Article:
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May 28, 2019 -- The white-privilege myth has caused a stir after a DOE-sponsored committee admitted that "white supremacy" and “proximity to white privilege” was beneficial to Asian students. 

The committee's objective is combat "rampant racism" in education. 

A hierarchy was presented that places whites at the top, blacks at the bottom, and excludes Asians altogether. 

The far left manufactures bogus racial disparities to create and illusion of white racism. In reality blacks languish academically, not because of their race, but because of the lower-than-average intelligence.  

From ▼

A city DOE-sponsored panel designed to combat racism told parents that Asian American students “benefit from white supremacy” and “proximity to white privilege,” an outraged mom told The Post.

The comments drew backlash from some parents and Asian activists, but not the Department of Education, which neither denied nor denounced them.

The panel was helmed by the Center for Racial Justice in Education, a group being paid about $400,000 by the DOE, led by Schools Chancellor Richard Carranza, to conduct near-weekly training sessions throughout the city to address what it believes is rampant racism infecting schools.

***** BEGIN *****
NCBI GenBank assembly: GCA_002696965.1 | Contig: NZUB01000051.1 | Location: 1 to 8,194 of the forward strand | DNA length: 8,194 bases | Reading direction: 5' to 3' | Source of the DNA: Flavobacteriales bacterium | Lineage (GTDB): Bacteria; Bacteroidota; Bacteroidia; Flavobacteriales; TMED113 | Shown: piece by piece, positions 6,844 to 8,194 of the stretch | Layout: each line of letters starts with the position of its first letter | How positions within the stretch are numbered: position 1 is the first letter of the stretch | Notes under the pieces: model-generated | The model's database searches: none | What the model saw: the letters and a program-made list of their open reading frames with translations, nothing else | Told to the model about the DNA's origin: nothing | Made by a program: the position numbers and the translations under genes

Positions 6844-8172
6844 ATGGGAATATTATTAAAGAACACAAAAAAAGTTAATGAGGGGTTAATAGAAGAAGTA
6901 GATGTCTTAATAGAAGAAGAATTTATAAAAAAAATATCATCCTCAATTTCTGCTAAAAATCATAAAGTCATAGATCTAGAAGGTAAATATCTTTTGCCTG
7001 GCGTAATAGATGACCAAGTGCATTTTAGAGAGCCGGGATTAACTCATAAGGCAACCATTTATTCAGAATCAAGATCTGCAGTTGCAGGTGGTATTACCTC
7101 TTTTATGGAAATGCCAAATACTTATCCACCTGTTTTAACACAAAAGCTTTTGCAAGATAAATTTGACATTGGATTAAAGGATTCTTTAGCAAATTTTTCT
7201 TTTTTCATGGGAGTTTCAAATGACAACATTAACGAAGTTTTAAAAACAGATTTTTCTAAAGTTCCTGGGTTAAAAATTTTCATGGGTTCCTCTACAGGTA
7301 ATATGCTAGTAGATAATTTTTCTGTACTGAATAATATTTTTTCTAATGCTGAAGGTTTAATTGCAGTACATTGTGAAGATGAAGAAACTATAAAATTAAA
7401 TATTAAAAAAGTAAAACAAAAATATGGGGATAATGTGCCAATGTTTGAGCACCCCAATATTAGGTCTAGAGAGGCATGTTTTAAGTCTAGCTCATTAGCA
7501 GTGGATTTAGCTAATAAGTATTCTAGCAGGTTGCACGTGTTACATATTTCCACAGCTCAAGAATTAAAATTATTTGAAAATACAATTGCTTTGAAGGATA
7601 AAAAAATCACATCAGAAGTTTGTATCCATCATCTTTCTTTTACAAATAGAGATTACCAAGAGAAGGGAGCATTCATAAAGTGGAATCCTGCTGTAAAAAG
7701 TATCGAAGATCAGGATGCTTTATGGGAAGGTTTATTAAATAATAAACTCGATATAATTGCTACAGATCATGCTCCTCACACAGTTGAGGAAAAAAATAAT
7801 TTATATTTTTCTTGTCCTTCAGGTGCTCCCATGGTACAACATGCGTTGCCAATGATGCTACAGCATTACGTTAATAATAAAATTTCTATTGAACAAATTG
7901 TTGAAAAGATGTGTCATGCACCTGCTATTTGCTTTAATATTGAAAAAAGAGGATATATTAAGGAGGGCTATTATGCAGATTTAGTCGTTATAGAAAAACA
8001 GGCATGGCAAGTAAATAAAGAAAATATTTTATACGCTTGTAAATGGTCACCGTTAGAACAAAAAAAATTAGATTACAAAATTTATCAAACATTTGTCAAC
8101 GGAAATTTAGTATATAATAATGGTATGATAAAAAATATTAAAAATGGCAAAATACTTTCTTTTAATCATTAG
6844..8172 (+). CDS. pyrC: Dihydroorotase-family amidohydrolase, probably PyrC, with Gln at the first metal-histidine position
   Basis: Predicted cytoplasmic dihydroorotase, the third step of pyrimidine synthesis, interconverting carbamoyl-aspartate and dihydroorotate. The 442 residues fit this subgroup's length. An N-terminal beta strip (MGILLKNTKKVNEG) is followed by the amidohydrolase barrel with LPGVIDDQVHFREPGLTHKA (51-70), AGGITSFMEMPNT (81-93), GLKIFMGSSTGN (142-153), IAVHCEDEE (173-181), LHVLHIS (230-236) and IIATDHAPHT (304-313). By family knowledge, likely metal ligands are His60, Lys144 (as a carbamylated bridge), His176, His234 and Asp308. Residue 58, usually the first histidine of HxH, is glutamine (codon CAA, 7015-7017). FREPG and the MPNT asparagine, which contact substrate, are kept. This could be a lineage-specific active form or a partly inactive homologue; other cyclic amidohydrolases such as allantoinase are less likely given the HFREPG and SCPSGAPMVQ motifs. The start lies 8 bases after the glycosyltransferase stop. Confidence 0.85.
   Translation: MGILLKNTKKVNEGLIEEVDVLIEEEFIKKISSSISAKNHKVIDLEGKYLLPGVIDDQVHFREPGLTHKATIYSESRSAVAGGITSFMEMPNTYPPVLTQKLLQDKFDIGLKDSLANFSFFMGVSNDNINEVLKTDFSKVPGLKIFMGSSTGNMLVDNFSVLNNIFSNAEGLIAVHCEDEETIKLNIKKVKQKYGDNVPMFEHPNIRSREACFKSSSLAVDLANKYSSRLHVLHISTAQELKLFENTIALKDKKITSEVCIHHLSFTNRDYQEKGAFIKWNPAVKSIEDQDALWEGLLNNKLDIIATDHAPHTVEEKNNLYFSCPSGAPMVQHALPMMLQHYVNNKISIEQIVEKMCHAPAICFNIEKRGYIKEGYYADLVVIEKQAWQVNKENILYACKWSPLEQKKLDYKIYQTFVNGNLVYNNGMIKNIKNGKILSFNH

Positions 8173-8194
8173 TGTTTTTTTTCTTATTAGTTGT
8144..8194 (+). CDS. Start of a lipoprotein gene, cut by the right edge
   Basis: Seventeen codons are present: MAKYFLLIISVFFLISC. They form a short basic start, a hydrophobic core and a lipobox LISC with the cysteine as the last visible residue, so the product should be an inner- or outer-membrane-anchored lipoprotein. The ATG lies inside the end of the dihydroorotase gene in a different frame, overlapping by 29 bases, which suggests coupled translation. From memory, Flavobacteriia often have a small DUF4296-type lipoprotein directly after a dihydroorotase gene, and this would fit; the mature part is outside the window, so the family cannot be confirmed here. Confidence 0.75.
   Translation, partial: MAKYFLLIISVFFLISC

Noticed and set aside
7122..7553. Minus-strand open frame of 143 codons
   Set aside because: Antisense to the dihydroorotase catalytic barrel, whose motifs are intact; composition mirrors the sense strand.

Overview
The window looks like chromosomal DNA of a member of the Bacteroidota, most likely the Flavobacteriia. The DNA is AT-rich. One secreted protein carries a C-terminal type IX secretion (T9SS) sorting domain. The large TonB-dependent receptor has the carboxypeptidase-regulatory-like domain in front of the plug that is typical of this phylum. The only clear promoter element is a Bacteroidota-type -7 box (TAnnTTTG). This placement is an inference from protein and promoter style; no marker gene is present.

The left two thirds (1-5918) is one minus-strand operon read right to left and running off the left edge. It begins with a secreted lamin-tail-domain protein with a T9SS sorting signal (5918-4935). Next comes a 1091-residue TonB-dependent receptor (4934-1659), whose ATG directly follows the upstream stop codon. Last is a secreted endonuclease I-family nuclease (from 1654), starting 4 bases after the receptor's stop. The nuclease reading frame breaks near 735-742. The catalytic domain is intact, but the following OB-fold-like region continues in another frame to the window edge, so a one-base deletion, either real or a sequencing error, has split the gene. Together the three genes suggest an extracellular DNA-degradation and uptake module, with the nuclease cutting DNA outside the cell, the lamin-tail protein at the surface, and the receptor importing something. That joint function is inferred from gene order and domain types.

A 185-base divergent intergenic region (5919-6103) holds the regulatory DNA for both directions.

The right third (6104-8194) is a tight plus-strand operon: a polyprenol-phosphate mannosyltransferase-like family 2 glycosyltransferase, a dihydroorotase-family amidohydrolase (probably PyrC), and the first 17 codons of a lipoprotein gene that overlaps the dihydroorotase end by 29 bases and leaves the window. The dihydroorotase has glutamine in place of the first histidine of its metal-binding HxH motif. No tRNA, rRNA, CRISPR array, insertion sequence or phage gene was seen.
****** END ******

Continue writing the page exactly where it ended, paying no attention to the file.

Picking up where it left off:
Two CRJE presenters at the February meeting — which included about 30 District 3 parents from the Upper West Side and Harlem in Manhattan — outlined a racial-advantage hierarchy, with African Americans at the bottom and whites at the top, according to attendee Ingrid Flinn.

Flinn, who has an adopted Asian child, noted that Asians were never mentioned in the presentation and said that she felt compelled to ask about their status.

The presenters told the room that Asians were on the upper rungs, enough in “proximity to white privilege” to “benefit from white supremacy,” Flinn recalled.

Flinn said it suggested Asians didn’t need to be separately acknowledged in the hierarchy.

“I was offended,” she told The Post. “It was like Asians were just invisible. [But] they have their own problems, their own issues they have to deal with.”

Wai Wah Chin of the Chinese American Citizens Alliance of Greater New York fumed, “This is racist and divisive.”

Vanessa Leung, a member of the Coalition for Asian American Children and Families and of City Hall’s School Diversity Advisory Group, said she supports integration efforts but also blasted the panel’s categorization of Asians.

“When folks lump us with whites, we are being erased,” she said. “Our challenges and the struggles that our community has faced and is facing becomes invisible.”


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